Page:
I've noted before that writing to MPs/MEPs seems to be remarkably effective in terms of generating a response. The naïve among us might even assume that democracy is almost functional in these cases. I'm not sure whether that applies to something as large and inscrutable as the European Commission, but it's certainly worth a try, especially in the context of open source and open standards.
Here's an opportunity to put that to the test. Version 2 of the grandly-named European Interoperability Framework (EIF) is currently being put together; there is a draft, and comments are invited:
Everyone who sees interoperability as an effective means to provide better pan-European eGovernment services is invited to read the draft document and to provide feedback on its content by sending comments to [email protected] by the 22nd of September 2008 at the latest.
“Interoperability” has become a hot issue in the open source world recently, with Microsoft trying to morph the term into a kind of watered-down version of openness, and everyone else – including, significantly, the EU – pushing back, and trying to prise information from the company that would allow true interoperability with its products.
This makes the details of the EIF extremely important: they will determine the landscape for software procurement by EU governments over the next few years. In particular, they could play a key role in breaking the stranglehold of Microsoft applications and their file formats on EU computer systems.
For this reason, I urge you to read the document – it's quite long, but surprisingly well written – and offer your views. I've attached below my own letter; as usual, feel free to draw on it, but please don't copy anything verbatim: any suggestion that some mindless, robotic campaign is being directed at the EU will actually weaken, rather than, strengthen the arguments. As noted above, the deadline is September 22, and the contact address is [email protected]
First, I would like to congratulate the authors on an extremely thorough document that addresses all of the main issues concerned with the important area of interoperability. What follows are a few incidental comments rather than any fundamental criticism of the points made in the draft.
Interoperability is about creating a level playing field, something currently not present in the European computer market. As the draft rightly notes, benefits that accrue from such a level playing field include (page 11):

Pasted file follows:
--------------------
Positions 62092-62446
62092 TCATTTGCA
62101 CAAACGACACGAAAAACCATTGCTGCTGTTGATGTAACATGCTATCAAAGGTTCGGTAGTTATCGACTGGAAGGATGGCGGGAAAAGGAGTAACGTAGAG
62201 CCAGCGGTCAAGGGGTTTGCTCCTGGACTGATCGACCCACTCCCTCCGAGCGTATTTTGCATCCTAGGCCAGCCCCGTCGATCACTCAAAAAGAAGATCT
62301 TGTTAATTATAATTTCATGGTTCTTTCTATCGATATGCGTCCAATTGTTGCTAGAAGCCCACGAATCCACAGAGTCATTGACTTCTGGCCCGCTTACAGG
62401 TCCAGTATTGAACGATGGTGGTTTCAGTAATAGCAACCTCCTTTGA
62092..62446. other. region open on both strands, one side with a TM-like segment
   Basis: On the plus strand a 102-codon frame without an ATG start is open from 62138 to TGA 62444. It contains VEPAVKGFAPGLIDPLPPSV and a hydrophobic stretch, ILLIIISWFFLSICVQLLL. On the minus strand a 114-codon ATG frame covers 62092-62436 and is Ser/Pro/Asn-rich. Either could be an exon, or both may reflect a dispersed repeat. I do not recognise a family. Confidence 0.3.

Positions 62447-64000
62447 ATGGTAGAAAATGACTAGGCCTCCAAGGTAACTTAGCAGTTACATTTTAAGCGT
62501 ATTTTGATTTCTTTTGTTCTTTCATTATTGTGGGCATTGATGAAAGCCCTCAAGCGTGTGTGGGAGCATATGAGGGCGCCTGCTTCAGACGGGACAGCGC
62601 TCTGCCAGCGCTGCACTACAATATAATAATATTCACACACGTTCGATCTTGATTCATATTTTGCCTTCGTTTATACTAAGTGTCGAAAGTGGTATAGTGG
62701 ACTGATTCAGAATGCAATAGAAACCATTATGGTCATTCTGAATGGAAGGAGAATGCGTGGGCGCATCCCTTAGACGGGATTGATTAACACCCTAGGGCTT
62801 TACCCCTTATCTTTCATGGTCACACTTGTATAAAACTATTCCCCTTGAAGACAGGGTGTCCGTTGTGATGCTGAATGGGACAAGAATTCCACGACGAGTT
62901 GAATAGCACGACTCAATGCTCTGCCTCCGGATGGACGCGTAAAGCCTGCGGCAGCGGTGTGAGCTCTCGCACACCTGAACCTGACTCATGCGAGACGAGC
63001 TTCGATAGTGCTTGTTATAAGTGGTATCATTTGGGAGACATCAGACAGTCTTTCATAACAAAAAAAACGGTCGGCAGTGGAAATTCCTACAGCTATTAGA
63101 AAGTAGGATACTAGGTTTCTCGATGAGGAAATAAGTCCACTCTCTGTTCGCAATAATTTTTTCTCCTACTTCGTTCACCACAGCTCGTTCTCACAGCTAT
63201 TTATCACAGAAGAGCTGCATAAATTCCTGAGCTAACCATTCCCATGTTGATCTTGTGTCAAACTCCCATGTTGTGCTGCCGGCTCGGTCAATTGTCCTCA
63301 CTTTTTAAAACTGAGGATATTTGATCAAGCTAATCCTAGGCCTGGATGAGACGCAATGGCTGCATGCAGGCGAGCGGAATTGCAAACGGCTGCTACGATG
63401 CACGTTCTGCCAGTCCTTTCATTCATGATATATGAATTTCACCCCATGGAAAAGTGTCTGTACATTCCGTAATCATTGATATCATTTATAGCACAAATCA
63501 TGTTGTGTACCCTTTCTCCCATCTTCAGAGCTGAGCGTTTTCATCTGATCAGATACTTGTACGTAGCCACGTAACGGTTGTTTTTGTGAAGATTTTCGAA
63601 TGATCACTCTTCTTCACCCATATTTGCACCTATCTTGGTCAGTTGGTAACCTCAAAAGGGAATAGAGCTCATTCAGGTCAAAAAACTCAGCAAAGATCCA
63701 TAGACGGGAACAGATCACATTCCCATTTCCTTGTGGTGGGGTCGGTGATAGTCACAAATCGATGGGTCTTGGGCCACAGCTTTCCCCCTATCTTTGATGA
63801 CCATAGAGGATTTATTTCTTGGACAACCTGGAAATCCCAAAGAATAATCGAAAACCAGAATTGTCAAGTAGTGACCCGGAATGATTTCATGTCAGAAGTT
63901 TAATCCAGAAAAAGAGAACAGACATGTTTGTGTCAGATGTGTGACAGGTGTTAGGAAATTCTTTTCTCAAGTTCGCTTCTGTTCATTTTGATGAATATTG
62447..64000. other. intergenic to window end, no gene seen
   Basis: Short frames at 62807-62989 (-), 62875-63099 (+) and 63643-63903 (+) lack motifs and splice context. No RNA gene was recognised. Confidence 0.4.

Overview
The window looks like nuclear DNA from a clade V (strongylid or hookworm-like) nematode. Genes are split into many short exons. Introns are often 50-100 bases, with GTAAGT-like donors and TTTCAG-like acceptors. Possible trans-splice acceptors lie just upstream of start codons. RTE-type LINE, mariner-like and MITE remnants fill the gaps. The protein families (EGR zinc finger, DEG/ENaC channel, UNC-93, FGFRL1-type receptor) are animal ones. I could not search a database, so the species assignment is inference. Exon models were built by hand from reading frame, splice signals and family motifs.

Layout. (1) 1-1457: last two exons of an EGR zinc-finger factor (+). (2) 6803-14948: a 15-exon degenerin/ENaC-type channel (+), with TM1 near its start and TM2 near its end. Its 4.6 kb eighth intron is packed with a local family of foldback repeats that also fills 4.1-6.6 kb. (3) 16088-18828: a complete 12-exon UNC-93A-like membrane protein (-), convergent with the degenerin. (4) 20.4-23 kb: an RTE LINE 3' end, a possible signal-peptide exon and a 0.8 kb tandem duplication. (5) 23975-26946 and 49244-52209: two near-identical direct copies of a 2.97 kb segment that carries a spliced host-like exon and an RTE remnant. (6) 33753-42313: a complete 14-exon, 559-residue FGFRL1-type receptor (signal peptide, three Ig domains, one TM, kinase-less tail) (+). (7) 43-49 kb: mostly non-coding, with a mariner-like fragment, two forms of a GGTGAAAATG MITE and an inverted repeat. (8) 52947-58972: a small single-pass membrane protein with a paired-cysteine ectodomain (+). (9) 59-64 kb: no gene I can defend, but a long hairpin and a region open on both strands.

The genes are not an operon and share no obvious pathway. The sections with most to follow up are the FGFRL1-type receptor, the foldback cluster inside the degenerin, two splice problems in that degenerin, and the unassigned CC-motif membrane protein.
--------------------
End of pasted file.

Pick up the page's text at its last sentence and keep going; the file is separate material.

• Avoidance of vendor lock-in results in lower costs, to administrations to develop services, plus more freedom of choice is available to citizens and businesses as a result;
• Increasing the number of suppliers of standards-based products should lead to increased competition;
• Increased competition deriving from the lowering or elimination of barriers (resulting from the migration towards open standards)
A critical issue that needs to be addressed in creating a level playing-field is ensuring that open source solutions can compete on equal terms, whoever they are created by. This, in its turn, means that only truly open standards should be permitted. Unfortunately, this has become a very pertinent issue as a result of the deeply flawed process adopted by the ISO in considering Microsoft's OOXML as an international standard. Despite documented irregularities at the national level, and appeals by countries representing a significant proportion of the world's population who were concerned by those irregularities, the ISO has chosen not to strengthen itself and its independent role by addressing these problems, and has emerged considerably diminished in the eyes of many in the computing community as a result. As the draft rightly notes:
Practices distorting the definition of open standards or technical specifications should be addressed by protecting the integrity of the standardisation process.
Against this background, the EIF could usefully add some guidelines as to what should be done in cases where the “integrity of the standardisation process” is already compromised – for example, in terms of rejecting any nominally open standards that result.
A related issue concerns patents. The draft states:
The intellectual property - i.e. patents possibly present - of (parts of) the open standard is made irrevocably available on a royalty free basis.
Leaving aside the fact that software patents “as such” are not, in any case, admissible in Europe, this is a fundamental issue. Standards that depend on patents are not compatible with open source unless royalty-free licences are granted irrevocably. I therefore urge the European Commission not to compromise on this point, since doing so would vitiate the creation of a playing-field that is level for all – and not just those with deep pockets - and nullify the entire point of the interoperability framework. There is no halfway house here.